The launch party for The Book of Paul took place on the evening of the summer solstice. It was a great turnout, a wonderful group, and lots of fun for all. About ten minutes before the solstice I expressed my gratitude to everyone for sharing in the celebration and for all the support and encouragement along the way. I gave some personal shout outs on the book’s acknowledgements page – one of which bears repeating here –Read More
I had an unpleasant childhood.
I’m quite sure that anyone who has read The Book of Paul has already come to that not-so-startling conclusion. As William, the narrator, states in the chapter Sob Story:
“Everybody wants the back story. Everyone wants to know how people “got that way.” Personally, I don’t think explanations help very much. They certainly didn’t help with me. I went to therapy for years, digging up all the worms and green goop that were supposed to free me from my demons. The results were less than liberating. I’m not saying I had it worse than Martin, but it was quite horrible in its own way…in its own special way. I won’t go into it now; you’ve already been through enough. Let’s just say it was bad. Take my word for it.”Read More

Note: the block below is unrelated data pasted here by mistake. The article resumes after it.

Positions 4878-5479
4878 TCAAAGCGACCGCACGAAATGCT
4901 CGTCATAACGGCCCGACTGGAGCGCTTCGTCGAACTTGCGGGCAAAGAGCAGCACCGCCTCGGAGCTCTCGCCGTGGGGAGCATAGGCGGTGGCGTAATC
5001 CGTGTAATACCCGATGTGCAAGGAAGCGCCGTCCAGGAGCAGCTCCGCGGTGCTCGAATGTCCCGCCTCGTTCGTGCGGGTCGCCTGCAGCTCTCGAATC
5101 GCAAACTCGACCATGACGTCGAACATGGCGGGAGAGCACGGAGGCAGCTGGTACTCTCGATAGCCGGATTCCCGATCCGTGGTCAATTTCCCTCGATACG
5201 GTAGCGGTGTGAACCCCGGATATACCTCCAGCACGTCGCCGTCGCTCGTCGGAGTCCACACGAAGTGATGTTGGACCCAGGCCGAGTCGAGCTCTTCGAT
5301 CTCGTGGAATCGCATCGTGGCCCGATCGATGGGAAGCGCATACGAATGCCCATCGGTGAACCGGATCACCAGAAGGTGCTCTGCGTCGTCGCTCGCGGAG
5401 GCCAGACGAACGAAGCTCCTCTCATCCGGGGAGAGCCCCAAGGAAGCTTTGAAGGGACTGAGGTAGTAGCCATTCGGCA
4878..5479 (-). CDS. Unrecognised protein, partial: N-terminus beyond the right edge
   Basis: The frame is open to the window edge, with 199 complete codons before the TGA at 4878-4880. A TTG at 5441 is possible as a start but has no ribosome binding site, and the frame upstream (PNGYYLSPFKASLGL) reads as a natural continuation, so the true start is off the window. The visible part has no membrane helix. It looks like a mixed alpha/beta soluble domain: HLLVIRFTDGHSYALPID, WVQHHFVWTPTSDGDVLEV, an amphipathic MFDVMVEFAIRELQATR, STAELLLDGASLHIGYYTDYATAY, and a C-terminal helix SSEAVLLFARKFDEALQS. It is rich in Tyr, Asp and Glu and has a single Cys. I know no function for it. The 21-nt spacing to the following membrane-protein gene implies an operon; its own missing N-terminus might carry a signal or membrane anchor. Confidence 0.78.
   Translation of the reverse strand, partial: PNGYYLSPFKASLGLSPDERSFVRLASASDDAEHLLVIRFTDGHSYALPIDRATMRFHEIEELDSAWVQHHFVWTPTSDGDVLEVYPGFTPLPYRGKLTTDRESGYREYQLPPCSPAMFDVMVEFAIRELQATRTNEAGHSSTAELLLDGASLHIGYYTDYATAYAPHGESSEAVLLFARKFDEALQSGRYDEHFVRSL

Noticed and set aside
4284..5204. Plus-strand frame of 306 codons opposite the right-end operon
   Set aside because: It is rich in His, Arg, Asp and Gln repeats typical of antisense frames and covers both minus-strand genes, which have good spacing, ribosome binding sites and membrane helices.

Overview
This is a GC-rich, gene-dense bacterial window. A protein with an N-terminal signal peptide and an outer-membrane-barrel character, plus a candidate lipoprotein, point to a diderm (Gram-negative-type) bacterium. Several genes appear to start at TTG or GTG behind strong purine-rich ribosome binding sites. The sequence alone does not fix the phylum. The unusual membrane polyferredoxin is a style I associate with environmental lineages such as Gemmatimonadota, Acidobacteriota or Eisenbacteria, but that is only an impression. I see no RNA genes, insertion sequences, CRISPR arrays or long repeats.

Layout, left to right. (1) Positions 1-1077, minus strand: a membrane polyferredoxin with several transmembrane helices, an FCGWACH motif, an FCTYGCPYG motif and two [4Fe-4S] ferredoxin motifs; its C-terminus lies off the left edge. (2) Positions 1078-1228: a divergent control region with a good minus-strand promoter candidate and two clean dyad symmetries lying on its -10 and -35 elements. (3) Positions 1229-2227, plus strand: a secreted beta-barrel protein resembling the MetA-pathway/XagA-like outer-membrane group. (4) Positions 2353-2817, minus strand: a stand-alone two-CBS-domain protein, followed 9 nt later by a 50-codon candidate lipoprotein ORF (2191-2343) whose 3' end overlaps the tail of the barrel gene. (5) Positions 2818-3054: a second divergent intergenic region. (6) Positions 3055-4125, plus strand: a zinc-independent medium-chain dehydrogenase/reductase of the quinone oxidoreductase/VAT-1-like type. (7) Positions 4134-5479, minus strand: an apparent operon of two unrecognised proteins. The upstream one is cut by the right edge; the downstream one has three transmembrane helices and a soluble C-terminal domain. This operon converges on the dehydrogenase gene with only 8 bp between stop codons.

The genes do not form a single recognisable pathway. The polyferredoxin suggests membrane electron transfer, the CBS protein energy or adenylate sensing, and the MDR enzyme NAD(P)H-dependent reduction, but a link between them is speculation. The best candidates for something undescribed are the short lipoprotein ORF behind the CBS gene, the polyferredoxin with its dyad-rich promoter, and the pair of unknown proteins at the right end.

6/5/2012: As the prophecy ordained — or the Fire God of the Kindle, The Book of Paul was published yesterday! Yeah! Or as Paul would say, “Hhmmph! What do you think about that?” With fantastic cover art by the award-winning book jacket designer Jason Heuer, and a postage stamp-sized badass author photo by the ultra-talented Christian Woods, the book was published on the Kindle first, followed shortly by the Nook. The print version should be available soon — as in tmw.Read More 11/11/11, 666, Beast of Revelations, Daily reading, mythology, numerology, tarot, The Book of Paul
Martin and Rose are in love. It feels like the real thing for both of them. They have similar interests: enduring pain, inflicting pain, exploring lust, and the yen to satisfy suppressed cravings for simple affection that were stifled in their childhood by two evil goons who are each trying to rule the universe by knocking the other out of existence.
Martin knows that his father is Paul. That’s the one advantage he has over some of the other characters in Richard Long’s The Book of Paul. A man with no fingernails (because he ripped them out himself), Paul teaches his boy how to withstand pain (without screeching) after introducing him to pleasure in the form of killing rats with a rifle down at the dump.Read More